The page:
Plaintiffs' account differs. Plaintiffs assert that immediately upon hearing defendant Coulter knocking, they went to the door to talk to defendant Coulter to figure out what was going on. Wallace Dep. 105 (DE 59-4); Jones Dep 60 (DE 59-5); Taylor Dep. 101 (DE 59-3). Defendant Coulter demanded that plaintiffs open the door, claiming he had a search warrant although, looking through the peep hole, plaintiffs could see that he did not. Wallace Dep. 105; Taylor Dep. 101. Defendant Coulter broke the peep hole that plaintiffs were looking through with his flashlight. Wallace Dep. 105; Taylor Dep. 105. He continued beating on doors trying to get into the house, and was acting angry. Wallace Dep. 111; Jones Dep. 61. Plaintiffs were afraid to open the door because of defendant Coulter's behavior. Wallace Dep. 111. Defendant Coulter moved around the house beating on doors and twisting doorknobs trying to get in. Id. at 115. When defendant Coulter was at the back door, plaintiffs asked him if it would be safe for them to come outside, and he responded it would. Id. at 116; Taylor Dep. 107. Plaintiffs opened the back door, and defendant Coulter grabbed them one by one and threw them out of the house at gunpoint. Wallace Dep. 119; Jones Dep. 67. Officers handcuffed plaintiffs. Wallace Dep. 120; Jones Dep. 67-68. Defendant Coulter then went and searched the residence without permission. Wallace Dep. 126; Taylor Dep. 126.[2]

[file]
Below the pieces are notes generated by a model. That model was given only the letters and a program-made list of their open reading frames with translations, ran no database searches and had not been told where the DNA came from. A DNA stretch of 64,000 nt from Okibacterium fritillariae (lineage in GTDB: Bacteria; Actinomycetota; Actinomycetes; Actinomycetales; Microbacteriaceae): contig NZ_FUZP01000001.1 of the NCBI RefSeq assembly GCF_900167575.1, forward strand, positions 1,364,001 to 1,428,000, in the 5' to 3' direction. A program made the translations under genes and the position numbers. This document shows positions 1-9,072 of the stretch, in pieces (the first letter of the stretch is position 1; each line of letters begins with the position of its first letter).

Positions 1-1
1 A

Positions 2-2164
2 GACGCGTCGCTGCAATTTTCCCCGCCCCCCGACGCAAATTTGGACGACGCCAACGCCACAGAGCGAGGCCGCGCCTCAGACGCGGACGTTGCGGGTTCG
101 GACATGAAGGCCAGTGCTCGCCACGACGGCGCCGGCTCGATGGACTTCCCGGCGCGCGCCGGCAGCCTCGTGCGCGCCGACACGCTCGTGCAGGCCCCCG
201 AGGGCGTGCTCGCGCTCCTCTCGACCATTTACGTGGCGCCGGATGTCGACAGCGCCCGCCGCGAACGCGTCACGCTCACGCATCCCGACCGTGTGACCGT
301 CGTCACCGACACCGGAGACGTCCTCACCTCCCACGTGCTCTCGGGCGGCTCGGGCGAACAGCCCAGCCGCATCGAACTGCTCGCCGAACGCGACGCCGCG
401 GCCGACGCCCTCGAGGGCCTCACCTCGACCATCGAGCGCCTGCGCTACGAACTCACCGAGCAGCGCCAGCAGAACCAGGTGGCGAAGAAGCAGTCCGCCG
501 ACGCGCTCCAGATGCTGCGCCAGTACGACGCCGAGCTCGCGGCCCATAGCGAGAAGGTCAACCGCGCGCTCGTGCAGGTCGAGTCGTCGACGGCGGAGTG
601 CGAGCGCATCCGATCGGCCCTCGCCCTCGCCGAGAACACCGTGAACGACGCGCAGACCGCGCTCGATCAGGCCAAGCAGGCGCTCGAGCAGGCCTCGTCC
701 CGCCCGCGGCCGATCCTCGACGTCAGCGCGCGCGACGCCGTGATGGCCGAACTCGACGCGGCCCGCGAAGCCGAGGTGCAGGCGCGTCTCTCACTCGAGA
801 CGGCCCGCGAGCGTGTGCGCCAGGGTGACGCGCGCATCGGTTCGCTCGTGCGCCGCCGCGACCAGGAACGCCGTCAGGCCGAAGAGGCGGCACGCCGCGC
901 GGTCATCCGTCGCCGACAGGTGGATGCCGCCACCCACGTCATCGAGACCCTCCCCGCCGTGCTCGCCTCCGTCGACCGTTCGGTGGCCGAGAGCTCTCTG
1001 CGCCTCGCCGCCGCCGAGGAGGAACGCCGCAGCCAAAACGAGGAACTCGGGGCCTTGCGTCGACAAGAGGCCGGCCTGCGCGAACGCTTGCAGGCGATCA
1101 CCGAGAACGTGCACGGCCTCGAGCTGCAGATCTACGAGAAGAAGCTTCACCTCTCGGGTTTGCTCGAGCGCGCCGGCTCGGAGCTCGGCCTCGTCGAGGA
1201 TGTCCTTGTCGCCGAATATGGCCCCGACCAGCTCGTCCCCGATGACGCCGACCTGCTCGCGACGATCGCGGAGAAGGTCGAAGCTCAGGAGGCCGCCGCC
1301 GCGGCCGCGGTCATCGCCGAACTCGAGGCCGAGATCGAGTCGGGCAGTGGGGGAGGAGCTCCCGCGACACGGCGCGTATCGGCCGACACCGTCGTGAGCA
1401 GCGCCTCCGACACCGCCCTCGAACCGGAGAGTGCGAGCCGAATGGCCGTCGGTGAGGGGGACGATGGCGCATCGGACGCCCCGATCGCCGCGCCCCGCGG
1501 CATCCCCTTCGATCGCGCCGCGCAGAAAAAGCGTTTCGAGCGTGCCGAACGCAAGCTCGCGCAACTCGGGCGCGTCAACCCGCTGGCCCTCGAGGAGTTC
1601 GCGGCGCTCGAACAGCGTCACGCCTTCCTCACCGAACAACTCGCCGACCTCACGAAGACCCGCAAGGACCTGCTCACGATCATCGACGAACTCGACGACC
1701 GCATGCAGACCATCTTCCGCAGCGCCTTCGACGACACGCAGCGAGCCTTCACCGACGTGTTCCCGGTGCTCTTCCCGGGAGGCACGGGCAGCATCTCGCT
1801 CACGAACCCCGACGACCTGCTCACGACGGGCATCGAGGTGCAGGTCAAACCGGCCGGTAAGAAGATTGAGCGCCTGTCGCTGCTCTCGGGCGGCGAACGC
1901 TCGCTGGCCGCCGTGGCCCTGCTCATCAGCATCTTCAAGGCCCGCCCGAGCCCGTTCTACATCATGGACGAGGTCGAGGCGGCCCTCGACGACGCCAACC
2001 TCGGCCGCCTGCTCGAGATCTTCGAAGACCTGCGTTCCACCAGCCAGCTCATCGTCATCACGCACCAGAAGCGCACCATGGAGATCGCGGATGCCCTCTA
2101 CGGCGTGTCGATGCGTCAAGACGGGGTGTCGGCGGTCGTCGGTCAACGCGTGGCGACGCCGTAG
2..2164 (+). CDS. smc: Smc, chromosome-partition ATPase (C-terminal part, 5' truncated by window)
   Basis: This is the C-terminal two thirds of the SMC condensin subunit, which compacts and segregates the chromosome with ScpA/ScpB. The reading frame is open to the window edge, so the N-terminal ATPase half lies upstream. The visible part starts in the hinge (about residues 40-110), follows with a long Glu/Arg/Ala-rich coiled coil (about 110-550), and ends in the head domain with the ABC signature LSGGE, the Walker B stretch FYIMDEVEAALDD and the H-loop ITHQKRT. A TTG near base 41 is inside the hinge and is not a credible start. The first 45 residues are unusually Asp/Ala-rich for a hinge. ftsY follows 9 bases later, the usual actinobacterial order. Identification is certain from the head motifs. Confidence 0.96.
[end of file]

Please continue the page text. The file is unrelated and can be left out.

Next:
It is undisputed that at some time before the police arrived, plaintiffs had been smoking marijuana in the residence. Wallace Dep. 103-04; Taylor Dep. 99-100; Jones Dep 58. It is also undisputed that when plaintiffs opened the door to come out of the house, defendant Coulter could smell the odor of marijuana.[3] Coulter Dep. 78. Plaintiffs did not seek any medical treatment as a result of this encounter. Wallace Dep. 122; Taylor Dep. 128; Jones Dep. 68. Officers discovered a gun in the house. Coulter Dep. 79. A weapons check showed it was stolen in Fayetteville. Id. at 102. At this time, the SLPD was required to contact the Cumberland County Sheriff's Department to conduct any felony investigations. Coulter Dep. 102-03. Because of this requirement, defendant Coulter contacted the Cumberland County Sheriff's Department, and froze the scene until their arrival. Id.

Prior to this encounter, it is undisputed that defendant Coulter twice stopped plaintiff Wallace when plaintiff Wallace was driving. On one occasion defendant Coulter jumped out in front of plaintiff Wallace's car as he was pulling onto the road from a friend's residence and then asked him a number of questions which plaintiff Wallace answered. Wallace Dep. 79-81. Defendant Coulter then told plaintiff Wallace that he did not want to see plaintiff Wallace around the area anymore. Id . On the other occasion, defendant Coulter stopped plaintiff Wallace, but as defendant Coulter approached the car and saw who it was, he apologized and said he had pulled over the wrong person. Id. at 84.


A. Standard of Review

Summary judgment is appropriate where "the movant shows that there is no genuine dispute as to any material fact and the movant is entitled to judgment as a matter of law." Fed.R.Civ.P. 56(a); see also Anderson v. Liberty Lobby , 477 U.S. 242, 247-48 (1986) (holding that a factual dispute is "material" only if it might affect the outcome of the suit and "genuine" only if there is sufficient evidence for a reasonable jury to find for the non-moving party). The party seeking summary judgment bears the initial burden of demonstrating the absence of any genuine issue of material fact. Celotex Corp. v. Catrett , 477 U.S. 317, 323 (1986). Once the moving party has met its burden, the nonmoving party then must affirmatively ...